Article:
On CNBC's Closing Bell yesterday, I squared off against Michael Jacobson of the Center for Science in the Public Interest to debate his group's latest anti-soda gimmick: A polar bear video mocking Coca-Cola's ad campaign.
The notion of such an ad is perfectly legitimate, in that it is privately funded by CSPI donors. They can make whatever arguments they want, and the personal choice theme is a good one. But that is the only legitimate part about the ad. It is more like a game of Where's Waldo: Can you find the distortions hiding in the cartoon?
Some think the ad campaign is justified because it doesn't call for government regulation. But I can't help but look at it in the overall context of CSPI's campaign in favor of bans, taxes, and other interventions.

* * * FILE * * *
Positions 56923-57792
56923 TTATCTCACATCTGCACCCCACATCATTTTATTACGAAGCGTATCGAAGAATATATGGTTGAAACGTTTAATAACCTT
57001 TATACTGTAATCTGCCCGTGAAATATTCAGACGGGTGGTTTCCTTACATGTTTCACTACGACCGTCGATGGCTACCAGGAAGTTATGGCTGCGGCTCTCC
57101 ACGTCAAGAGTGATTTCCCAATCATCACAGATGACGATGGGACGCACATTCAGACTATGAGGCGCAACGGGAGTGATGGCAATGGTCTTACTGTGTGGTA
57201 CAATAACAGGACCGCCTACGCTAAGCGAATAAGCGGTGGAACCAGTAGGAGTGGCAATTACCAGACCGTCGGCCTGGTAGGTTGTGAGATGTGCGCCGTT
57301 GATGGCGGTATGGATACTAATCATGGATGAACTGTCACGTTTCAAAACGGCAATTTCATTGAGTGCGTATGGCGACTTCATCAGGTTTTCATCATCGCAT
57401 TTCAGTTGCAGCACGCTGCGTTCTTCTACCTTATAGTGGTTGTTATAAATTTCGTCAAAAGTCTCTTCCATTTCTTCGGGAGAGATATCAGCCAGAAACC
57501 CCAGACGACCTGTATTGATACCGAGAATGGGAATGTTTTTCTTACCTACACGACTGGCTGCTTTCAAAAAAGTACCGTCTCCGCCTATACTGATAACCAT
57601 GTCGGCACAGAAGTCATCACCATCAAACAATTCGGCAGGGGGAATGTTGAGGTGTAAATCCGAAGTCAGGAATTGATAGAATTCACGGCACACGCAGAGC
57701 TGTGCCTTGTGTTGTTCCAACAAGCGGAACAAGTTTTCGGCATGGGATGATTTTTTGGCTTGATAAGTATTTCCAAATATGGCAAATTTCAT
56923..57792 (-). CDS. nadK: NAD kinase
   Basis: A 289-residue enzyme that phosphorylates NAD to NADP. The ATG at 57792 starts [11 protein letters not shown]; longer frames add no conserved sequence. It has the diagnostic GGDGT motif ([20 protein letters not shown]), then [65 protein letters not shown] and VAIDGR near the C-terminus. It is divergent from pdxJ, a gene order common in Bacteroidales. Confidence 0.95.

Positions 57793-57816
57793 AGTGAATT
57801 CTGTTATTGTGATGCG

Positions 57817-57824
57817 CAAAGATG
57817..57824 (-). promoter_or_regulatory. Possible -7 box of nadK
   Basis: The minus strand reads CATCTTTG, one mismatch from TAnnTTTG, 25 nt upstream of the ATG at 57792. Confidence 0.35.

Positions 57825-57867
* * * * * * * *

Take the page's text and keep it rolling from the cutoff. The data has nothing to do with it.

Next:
Perhaps, the fact that it is a cartoon with bears gives them some license to use chainsaws for amputations, but very few people who drink some full sugar soda as part of an overall balanced diet have their legs amputated, chainsaw or not.
The food police have become hyper-focused on soda. They admit they are focused on excessive consumption of soda, although it seems increasingly clear that to many of them, any consumption of soda is excessive.
If this were about public health, not a campaign against soda, the conversation would be about overall diet, and would focus on excessive consumption, as well as exercise.